By Dietitian – Nutritionist Elina Agastinoti
4 + 1 MYTHS about olive oil
1. It is not good to consume olive oil daily
On the contrary, olive oil is rich in monounsaturated fats and has many health benefits.
us. Monounsaturated fats can help lower “bad” cholesterol (LDL)
cholesterol). Still, a diet rich in monounsaturated fats can reduce it
possibility of inflammation. Research has shown that people who follow a Mediterranean
diet high in monounsaturated fats, have lower inflammatory chemicals
substances in their blood. Frequent consumption of olive oil, therefore, can help us get there
in the recommended intake of monounsaturated fats and this will benefit our health.
2. Olive oil thickens
Research has shown that when olive oil is consumed in moderation and in combination with a
A balanced diet does not cause weight gain. When we replace unsaturated fats
with monounsaturated (such as olive oil) on the contrary helps in weight loss.
3. The smoke point is too low to use the olive oil for frying
The smoking point of the olive oil is at 210 ο C which makes it ideal for frying. The
Virgin olive oil has the highest smoke point of all oils and is thus considered by
best for frying
4. When you fry your vegetables with olive oil they lose their antioxidant abilities
Research has shown that cooking with extra virgin olive oil (including
frying and sautéing) increases phenols (antioxidants) especially when
we cook raw vegetables. On the contrary, when we boil vegetables in water, there is a reduction
level of total phenols.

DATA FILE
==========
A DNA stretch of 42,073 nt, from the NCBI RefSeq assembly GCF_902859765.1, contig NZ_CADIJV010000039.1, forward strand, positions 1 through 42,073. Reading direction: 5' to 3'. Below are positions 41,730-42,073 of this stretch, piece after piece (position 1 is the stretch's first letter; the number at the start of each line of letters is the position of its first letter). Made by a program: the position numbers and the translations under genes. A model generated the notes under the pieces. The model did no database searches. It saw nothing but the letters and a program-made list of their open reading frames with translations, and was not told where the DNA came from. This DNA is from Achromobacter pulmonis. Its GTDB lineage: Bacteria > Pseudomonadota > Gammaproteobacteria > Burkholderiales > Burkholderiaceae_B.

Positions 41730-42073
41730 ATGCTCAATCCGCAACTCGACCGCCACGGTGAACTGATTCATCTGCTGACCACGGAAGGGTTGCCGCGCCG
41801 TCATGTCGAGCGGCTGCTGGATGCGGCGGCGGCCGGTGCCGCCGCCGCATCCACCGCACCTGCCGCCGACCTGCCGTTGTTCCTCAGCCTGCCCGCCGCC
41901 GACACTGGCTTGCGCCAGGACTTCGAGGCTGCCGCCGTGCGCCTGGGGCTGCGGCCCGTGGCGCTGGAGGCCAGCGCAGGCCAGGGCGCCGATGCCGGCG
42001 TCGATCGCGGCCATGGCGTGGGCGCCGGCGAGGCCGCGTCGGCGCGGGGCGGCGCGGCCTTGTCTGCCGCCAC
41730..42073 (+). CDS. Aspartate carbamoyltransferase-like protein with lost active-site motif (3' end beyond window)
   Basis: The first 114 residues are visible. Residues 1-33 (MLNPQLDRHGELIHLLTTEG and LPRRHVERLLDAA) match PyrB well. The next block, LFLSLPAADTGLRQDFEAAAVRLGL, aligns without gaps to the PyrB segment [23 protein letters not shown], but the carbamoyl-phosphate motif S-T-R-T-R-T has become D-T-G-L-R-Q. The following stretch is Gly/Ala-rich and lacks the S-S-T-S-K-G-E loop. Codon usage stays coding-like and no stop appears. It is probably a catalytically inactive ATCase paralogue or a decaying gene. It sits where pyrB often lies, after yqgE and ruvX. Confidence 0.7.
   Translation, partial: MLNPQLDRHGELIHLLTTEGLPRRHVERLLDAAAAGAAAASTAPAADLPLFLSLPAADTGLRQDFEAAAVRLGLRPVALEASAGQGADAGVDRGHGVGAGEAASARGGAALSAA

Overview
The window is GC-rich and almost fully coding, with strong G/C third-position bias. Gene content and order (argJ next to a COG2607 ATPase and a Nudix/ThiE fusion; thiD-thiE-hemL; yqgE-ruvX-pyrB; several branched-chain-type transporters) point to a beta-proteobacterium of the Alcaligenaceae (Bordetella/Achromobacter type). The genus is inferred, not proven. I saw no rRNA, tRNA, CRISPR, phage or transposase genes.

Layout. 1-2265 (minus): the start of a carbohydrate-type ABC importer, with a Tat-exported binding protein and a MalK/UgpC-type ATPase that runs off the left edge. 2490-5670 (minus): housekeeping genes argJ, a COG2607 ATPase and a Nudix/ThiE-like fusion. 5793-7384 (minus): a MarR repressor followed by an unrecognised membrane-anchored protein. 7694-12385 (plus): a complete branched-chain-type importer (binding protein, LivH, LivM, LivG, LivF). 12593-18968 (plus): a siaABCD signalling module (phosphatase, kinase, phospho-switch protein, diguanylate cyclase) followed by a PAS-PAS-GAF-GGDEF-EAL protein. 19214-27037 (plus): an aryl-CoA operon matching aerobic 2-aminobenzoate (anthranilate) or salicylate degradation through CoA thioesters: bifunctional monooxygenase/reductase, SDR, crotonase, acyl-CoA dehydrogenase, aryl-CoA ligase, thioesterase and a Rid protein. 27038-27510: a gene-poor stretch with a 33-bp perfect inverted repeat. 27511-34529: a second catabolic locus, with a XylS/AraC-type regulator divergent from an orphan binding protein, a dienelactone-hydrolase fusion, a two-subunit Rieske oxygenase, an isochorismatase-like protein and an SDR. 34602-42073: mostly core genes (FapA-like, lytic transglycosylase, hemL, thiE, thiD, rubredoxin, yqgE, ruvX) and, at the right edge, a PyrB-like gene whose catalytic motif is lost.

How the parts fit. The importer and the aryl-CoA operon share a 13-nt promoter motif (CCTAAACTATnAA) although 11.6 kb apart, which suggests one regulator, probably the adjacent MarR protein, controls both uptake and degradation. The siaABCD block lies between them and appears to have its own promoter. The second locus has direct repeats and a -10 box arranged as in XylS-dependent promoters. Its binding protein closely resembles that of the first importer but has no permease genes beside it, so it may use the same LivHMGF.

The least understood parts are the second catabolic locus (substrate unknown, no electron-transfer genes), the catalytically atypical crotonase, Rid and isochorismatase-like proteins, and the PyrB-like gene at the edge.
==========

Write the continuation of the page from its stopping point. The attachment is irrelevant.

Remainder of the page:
5. Olive oil has no expiration dat
All oils deteriorate over time and it is best to consume as much as
possible fresher. To keep the oil fresh, store it in a cool, dark place
with the cap fixed to the bottle when not in use
Elina Agastinioti holds a degree in Nutrition and Food Science from the University of Reading, England. He then applied for one of the 3 Master’s Degrees in Clinical Dietetics at Eastern Michigan University, USA. At the same time, she did her internship in Michigan, in hospitals, schools, medical centers for children and adolescents, etc. She worked as an athlete dietitian at Eastern Michigan University and then as a clinical dietitian in one of the largest hospitals in the state. In addition, he participated in a group with other health professionals, for the evaluation of children.
He specialized in diabetes at Michigan University Hospital, which is ranked in the top 10 in the world for diabetes and metabolic diseases. He recently acquired a specialty in irritable bowel syndrome from Monash University in Australia. She presented her research at the American Academy of Dietetics in October 2016 in Boston and in October 2017 in Chicago. Finally, one of her researches on the Mediterranean diet has been published recently in the World Nutrition Journal.
Uof Reading (UK) Eastern Michigan University (USA) IAAND CY Representative